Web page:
This show has several interesting plot devices. First, most of the main characters show up in different periods of time with the same name but different roles. Hugh Laurie is always "George", Tony Robinson is always "Baldrick", Stephen Fry is always "Melchett", and Tim McInnerny is always "Percy". Since each season was shot in alternate years - (1983, 1985, 1987, 1989) - the cast must have been having a terrific time in order for them to be regathered after such long intervals in order to make filming this series possible. Secondly, everyone in the cast, including the Black Adder, always dies in the final episode of each season. It is somewhat like the South Park stunt of Kenny being killed at the end of every show only to reappear in the next episode as though nothing had happened.
Do note that there are only six episodes per season. If you liked "Red Dwarf" or "Fawlty Towers", you'll probably like this series too.
As for extra features, disc five contains the specials. The Cavalier Years has Stephen Fry as King Charles and Warren Clarke as Oliver Cromwell. There is also Blackadder's Christmas Carol and Back and Forth. Christmas Carol is pretty funny, but I've never cared for Back and Forth.
Disc six contains the documentary Blackadder Rides Again, a 90-minute special with the behind-the-scenes rehearsal footage from the fourth season included. There's also a look back at the costumes used in Costumes Revisited, along with extended interviews and audio commentaries with the key actors. As for the audio commentaries, Rowan Atkinson, Stephen Fry, Ben Elton, Richard Curtis, Tony Robinson, Tim McInnerny and producer John Lloyd have all contributed to these.
Most people here are probably already aficionados of the show. I love it for its intelligence, clever lines, and history (as well as the puns and bad jokes), and the fact that it shares aspects in common with a really good play.
I agonized for months over whether to "duplicate" my purchase of the previous boxed set with this one. When it went on sale again, I finally took a chance and bought it and in my case am quite glad I did! I already knew I loved the material, and I read the general opinion that the remastering was good but not necessarily good enough to buy the set. It turns out to be a pretty high quality box set, both in "build quality" (if you will) and content.
The set comes in a comparatively solid outer box (pictured on the product page), into which the disc set slides like a book. The discs themselves are in a "booklet" of thin but sturdy plastic disc holders (which securely hold the discs but the discs are not too difficult to get out) and "bound" in a nice cardboard cover with an etching-like picture covering Edmund through series I to IV. The outer cover folds out into "Baldrick's Family Tree" which contains "Primeval Soup," "Worms," "Viagra," and the like, and a lot of "Baldricks." The discs also look nice and are clearly labeled with their contents. After having purchased some quality shows with really flimsy disc packaging, this was a nice surprise.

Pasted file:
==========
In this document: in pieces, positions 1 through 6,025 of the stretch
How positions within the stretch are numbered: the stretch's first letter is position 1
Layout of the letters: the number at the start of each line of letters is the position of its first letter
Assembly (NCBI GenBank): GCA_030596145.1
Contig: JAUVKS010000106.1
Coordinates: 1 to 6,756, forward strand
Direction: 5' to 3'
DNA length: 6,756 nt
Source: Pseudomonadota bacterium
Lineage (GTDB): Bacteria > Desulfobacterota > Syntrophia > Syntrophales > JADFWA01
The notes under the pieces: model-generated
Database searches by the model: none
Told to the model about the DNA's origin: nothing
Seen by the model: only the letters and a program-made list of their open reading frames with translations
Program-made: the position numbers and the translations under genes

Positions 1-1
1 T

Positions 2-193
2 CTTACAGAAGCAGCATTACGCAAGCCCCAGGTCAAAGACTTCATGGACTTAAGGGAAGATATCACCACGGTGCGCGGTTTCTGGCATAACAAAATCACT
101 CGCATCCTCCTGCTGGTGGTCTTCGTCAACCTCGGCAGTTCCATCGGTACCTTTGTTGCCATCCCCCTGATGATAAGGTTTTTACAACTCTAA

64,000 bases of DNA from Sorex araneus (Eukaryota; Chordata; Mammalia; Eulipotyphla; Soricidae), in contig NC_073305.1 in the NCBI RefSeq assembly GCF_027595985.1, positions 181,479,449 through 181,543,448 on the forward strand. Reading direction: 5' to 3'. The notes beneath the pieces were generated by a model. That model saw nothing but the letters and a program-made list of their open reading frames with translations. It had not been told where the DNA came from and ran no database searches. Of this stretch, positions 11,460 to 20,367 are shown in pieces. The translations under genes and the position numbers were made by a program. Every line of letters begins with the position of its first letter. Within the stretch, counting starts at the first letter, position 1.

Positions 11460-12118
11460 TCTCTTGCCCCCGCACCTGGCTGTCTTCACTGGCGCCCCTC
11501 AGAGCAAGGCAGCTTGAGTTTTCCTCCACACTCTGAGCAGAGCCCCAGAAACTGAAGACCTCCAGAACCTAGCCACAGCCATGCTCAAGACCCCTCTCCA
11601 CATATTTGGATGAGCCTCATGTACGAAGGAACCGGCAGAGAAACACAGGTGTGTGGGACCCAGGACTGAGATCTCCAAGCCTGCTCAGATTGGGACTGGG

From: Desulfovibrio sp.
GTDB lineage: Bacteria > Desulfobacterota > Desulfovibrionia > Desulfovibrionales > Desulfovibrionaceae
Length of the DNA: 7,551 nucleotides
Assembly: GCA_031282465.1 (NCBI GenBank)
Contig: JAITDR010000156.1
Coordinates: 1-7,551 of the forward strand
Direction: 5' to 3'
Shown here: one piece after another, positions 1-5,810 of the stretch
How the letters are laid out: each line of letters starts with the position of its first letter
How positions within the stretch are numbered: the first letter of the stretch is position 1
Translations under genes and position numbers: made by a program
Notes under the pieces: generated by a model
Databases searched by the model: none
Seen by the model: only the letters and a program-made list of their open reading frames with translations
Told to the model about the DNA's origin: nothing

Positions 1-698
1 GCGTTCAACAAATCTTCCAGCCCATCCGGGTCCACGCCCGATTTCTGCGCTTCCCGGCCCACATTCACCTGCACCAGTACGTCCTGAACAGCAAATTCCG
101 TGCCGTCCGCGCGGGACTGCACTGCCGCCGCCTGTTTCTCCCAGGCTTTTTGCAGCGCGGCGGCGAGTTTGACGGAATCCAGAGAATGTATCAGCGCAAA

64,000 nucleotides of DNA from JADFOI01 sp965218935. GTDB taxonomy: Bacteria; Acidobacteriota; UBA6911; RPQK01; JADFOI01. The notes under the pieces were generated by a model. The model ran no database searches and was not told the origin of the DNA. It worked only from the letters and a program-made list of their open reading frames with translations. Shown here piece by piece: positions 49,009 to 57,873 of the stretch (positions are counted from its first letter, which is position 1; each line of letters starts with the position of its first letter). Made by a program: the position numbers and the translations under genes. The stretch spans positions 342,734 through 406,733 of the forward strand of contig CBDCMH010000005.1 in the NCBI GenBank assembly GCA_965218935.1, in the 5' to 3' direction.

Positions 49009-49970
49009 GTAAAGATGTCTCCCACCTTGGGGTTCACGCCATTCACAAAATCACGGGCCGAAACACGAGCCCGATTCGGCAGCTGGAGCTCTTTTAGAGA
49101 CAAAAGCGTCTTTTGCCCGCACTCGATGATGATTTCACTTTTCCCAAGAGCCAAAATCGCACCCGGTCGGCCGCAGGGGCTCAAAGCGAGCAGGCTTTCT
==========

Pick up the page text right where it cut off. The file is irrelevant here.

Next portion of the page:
But the real treat is the new content. These are the extras labeled on the respective discs; and most of the discs have extras.
Disc One: The Black Adder [ no extras listed ]
Disc Two: Blackadder II, Audio Commentaries on Bells, Money, and Chains
...(Bells: Ben Elton, Richard Curtis, and John Lloyd)
...(Money: Tony Robinson and Tim McInerny)
...(Chains: Stephen Fry)
Disc Three: Blackadder the Third, Audio Commentaries on Ink & Incapability, Amy & Amiability, Duel & Duality
...(Ink & Incapability: Rowan Atkinson and John Lloyd)
...(Amy & Amiability: Ben Elton, Richard Curtis, and John Lloyd)
...(Duel & Duality: Stephen Fry)
Disc Four: Blackadder Goes Forth, Audio Commentaries on Major Star and Goodbyeee
...(Major Star: Tony Robinson and Tim McInerny)
...(Goodbyeee: Rowan Atkinson and John Lloyd)
...Blackadder's Christmas Carol
...Blackadder The Cavalier Years
...Blackadder Back and Forth
...Baldrick's Video Diary
...Blackadder Rides Again
...Exclusive Extended Interviews & Costumes Revisited
I am working my way through the set; and I have to say I am very glad to have it. It might be just because I have old equipment, but the remasters look a lot better than the previous edition on my setup. I love having the book format instead of the fold-out; it's easier to find the disc I am interested in and get it out. I love the commentaries so far (have just listened to series 2 and commentaries). For some reason they didn't do any commentaries on series 1, which I found a big disappointment. As it wasn't one of my favourite series, I was really interested in what they thought about it, and what it was like making it. I enjoyed the commentaries for series 2, although for some reason when they mixed "Money" with Tony Robinson and Tim McInerny, they mixed the episode full-volume and you couldn't hear them half of the time, so that was disappointing. I still love the set and am quite glad I got it.
Most Recent Customer Reviews
I wish they would come back and do a season on WW II before most of them die off in...Read more
Anyone from Europe who has seen Black Adder will attest to it's side splitting sharp humor.Read more